At that point you move on to a GED certificate and move on with life, rather than trying to walk around in high school with people five years your junior.   At that rate, he would have graduated by age 23.   Is that even allowed?  (I had a friend who finally had to quit high school at age 21.  He was set back several years as a result of mental health issues.   I think they finally had to let him go, as it wasn't helping him - or the school - to have adults in classes with children).

The young man was accused of defacing school property by drawing gang symbols. He claims this was when he doodled on a calculator - which seems like a very odd thing to do. I can't imagine where on a calculator you would actually draw things, as it's mostly buttons and display. Maybe they have huge calculators there that have big blank spots on them you can draw things on, but I kind of doubt it. And why the hell would you draw on a calculator?

But of course, we don't see or hear the other side of the story. It could be that he drew gang symbols in the wall, but the school isn't saying - they can't comment on these cases.  It could be he was a hardcore gang banger, but of course his mother said otherwise so obviously he isn't.  We have no way of knowing as we only hear one side of the story.

Myself, I'm skeptical of the story.  Why?  Because of the way the story is presented.  Rather than giving us a straightforward recitation of the facts and also presenting evidence from both sides of the case, we are given a lopsided, one-sided story it starts off with a lot of emotional garbage about poor little Gomez and his attempts to become a U.S. citizen and make it big in America.

This isn't journalism, it's propaganda. They're trying to tug at my heartstrings and get me feel sorry for this kid before they are willing to even tell me the facts of the case.  When the facts of the case are finally told, they are either muted or qualified.  For example, the young man in question signs his own deportation order, saying that staying in detention for a year forced him to do so. But on the other hand, one would think that someone who is innocent would want to appeal the order, which they were entitled to do, rather than just acquiesce to being deported to their home country.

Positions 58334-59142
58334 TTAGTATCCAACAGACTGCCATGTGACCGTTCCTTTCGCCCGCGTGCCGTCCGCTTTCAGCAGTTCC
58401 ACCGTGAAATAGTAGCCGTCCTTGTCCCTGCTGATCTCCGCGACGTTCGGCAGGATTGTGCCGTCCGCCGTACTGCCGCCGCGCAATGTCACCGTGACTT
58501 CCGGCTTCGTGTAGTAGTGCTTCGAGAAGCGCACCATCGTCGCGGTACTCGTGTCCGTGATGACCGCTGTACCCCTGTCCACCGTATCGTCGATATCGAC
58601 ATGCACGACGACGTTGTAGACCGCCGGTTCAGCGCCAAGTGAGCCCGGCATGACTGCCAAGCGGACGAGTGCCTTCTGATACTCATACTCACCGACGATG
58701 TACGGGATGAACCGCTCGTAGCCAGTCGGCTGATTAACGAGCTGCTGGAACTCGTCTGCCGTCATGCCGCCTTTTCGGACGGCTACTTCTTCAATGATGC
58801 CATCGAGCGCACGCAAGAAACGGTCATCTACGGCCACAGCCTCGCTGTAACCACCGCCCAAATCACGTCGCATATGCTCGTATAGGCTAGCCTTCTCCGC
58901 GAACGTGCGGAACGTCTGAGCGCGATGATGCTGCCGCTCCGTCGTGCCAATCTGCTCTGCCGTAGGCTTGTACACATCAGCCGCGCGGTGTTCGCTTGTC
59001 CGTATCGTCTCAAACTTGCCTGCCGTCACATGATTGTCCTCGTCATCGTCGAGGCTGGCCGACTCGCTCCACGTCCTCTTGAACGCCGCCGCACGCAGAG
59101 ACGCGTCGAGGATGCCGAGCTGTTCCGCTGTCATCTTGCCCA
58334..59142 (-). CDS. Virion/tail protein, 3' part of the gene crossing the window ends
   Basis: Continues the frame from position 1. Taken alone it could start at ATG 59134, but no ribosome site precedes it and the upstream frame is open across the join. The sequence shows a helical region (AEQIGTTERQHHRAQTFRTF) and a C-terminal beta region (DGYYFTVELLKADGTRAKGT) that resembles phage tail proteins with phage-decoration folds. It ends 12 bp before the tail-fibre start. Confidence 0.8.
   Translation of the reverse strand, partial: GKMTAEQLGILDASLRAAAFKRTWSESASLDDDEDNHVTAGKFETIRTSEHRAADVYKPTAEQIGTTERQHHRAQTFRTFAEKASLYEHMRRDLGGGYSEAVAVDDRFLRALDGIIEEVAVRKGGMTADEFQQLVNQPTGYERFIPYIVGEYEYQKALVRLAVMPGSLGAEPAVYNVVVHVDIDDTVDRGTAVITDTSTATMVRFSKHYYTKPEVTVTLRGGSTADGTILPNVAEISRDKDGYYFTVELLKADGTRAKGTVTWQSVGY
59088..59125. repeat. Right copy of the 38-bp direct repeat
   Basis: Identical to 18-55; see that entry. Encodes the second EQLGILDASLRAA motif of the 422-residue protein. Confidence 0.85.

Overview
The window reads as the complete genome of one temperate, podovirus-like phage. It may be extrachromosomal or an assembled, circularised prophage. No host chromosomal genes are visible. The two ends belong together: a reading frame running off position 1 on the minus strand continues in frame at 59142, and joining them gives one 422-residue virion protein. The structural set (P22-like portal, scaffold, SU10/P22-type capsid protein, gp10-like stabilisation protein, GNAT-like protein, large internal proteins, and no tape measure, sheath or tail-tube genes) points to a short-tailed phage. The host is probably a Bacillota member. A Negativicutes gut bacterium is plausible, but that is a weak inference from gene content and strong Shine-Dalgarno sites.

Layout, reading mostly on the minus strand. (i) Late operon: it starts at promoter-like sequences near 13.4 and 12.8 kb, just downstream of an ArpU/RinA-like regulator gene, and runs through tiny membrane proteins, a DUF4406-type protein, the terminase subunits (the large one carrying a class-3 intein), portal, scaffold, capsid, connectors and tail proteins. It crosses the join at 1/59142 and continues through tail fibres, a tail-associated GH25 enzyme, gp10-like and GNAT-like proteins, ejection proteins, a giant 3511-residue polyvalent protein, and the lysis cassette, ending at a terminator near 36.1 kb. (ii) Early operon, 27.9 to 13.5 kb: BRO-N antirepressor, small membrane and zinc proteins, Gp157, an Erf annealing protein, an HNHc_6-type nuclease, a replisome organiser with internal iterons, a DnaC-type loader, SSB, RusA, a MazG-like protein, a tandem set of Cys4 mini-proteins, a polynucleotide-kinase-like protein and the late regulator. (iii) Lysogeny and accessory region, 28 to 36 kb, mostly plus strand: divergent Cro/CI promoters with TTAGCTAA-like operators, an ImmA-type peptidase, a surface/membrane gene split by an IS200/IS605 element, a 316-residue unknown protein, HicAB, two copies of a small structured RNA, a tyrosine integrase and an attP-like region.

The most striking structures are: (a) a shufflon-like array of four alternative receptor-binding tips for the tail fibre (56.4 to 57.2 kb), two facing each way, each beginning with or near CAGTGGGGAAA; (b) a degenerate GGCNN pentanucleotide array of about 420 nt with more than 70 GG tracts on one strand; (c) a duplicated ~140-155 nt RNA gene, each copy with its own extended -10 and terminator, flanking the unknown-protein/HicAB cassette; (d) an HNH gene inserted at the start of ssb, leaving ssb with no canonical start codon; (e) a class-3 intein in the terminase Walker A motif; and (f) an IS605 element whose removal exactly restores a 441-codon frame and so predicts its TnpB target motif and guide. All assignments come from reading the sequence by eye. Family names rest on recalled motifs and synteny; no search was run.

And then there's a lot of other details of the story which are not addressed.  Once back in Honduras, he goes to live with his aunt.  But he doesn't actually live with his aunt, she rents him a room in town. That to me seems rather odd.  Why wouldn't she want her own nephew to live with her?

The possibility that the government perhaps got this one right is not even discussed.  Maybe this guy is in fact a gang member and the reason why his aunt doesn't want him living with her is that she doesn't want a gang member in her house.  And maybe that's why his aunt rented him a room in town, because she was too afraid of him.  It does seem like an odd situation and one that was not addressed in the article.

The article also sort of skims over the horror of these MS-13 gangs.  People are being bludgeoned and hacked to death, and by people, I mean children. These are teenagers killing teenagers.  But the way the New York Times puts it, it is sort of like, "Oh yea, there's gangs and people hacked to death, blah, blah, blah, but whatever."

From the way they describe it, MS-13 is some sort of social club.

The idea that you have to have a strict and zero tolerance policy towards a sort of thing is played down by the New York Times. But the reality is a huge number of people have migrated into our country, particularly to places like Long Island, and most of them are here illegally, claiming amnesty.   And it is not a problem limited to the United States.   Europe and even Australia are seeing migration of thousands of desperate people trying to get to their shores, often after fucking up their own home countries by pledging loyalty to extremist religions or corrupt governments.  Ask anyone in France how its working out with a permanent underclass of Algerians in public housing, ringing Paris.   It isn't.  And this is the future of "migration" for the rest of us.

The point of the story is that Trump is bad and mean, and the New York Times went looking for a story to support that theory.   Granted, Trump is a jerk.   But this isn't reporting, it is propaganda, as I said before.   Reporting is going out and finding out the who, what, where, when, why, and how and then reporting these facts and then, perhaps, drawing a conclusion from them.    Propaganda is setting forth with a conclusion and then bending the facts of the story to suit the preordained conclusion.